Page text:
However, in the interest of writing to share information and teaching moments to others, I have chosen to provide five lessons that the debate surrounding the piece written by Mr. Marks has generated.

1) Engage in the dialogue about the realities of urban schools and neighborhoods

What Mr. Marks has shown black and brown parents is that people who have no expertise in education and have no ties to black youth easily have found a way to develop the authority and platform to provide commentary on the experiences of these children. As a poor black or Latino parent/teacher/student, if you realize that Mr. Marks' stance does not reflect your experiences or that of your child, it is important for you to provide your commentary as well. Write about school arrests, talk about the fact that grades are terribly inflated in urban schools to mask the fact that the system is flawed. Write about the outdated libraries, and talk about how your child is silenced in schools in order to do well. Those who are writing about your schools should be you.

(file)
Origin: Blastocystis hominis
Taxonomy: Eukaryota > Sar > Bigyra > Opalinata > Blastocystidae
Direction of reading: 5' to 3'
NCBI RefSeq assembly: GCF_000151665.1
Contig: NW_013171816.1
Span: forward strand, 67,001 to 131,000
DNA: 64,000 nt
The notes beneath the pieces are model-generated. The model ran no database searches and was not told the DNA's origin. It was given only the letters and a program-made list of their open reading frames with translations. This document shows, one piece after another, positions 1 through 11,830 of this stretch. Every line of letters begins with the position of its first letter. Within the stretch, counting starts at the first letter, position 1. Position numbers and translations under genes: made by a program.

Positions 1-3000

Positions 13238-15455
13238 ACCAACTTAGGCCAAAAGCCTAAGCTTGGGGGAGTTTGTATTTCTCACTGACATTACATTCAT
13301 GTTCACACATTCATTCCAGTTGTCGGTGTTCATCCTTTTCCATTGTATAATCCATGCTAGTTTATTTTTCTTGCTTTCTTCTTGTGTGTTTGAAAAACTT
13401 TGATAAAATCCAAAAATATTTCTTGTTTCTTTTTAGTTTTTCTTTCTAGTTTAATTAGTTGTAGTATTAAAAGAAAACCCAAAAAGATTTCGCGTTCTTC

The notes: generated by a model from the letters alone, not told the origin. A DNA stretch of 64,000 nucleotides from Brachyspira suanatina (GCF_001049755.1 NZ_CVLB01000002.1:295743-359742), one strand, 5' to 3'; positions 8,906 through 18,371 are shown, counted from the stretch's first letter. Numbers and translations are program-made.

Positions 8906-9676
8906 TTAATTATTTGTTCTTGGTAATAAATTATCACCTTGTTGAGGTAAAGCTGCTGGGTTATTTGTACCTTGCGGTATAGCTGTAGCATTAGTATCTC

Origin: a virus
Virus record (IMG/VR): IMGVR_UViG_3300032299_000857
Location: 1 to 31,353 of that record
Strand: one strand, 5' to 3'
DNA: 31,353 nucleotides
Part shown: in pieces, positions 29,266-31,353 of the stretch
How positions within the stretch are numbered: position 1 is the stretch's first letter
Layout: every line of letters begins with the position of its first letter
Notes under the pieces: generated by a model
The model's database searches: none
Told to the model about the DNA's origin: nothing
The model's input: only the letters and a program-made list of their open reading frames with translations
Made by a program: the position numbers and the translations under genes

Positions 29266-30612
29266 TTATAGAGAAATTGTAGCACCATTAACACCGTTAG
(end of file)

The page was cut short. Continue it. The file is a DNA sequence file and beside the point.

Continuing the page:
2) Take the ideas of the misinformed as a tool to argue for equity

While many are so upset about Mr. Marks' condescending (yet caring) tone, the misinformed assumptions about poor black students, and his idea black youth lack the desire to be academically successful, he still highlights some inequities that exist. He has spoken about using technology, visiting the library, having access to books, reaching out to organizations to get computers, getting internet access, and learning web applications. Many of us who are in, or work within urban schools realize that schools do not provide many of these resources, or access to them. Bringing up these inequalities can be used to advocate for having them in classrooms.

3) Present "If I Was a Poor Black Kid" to poor black kids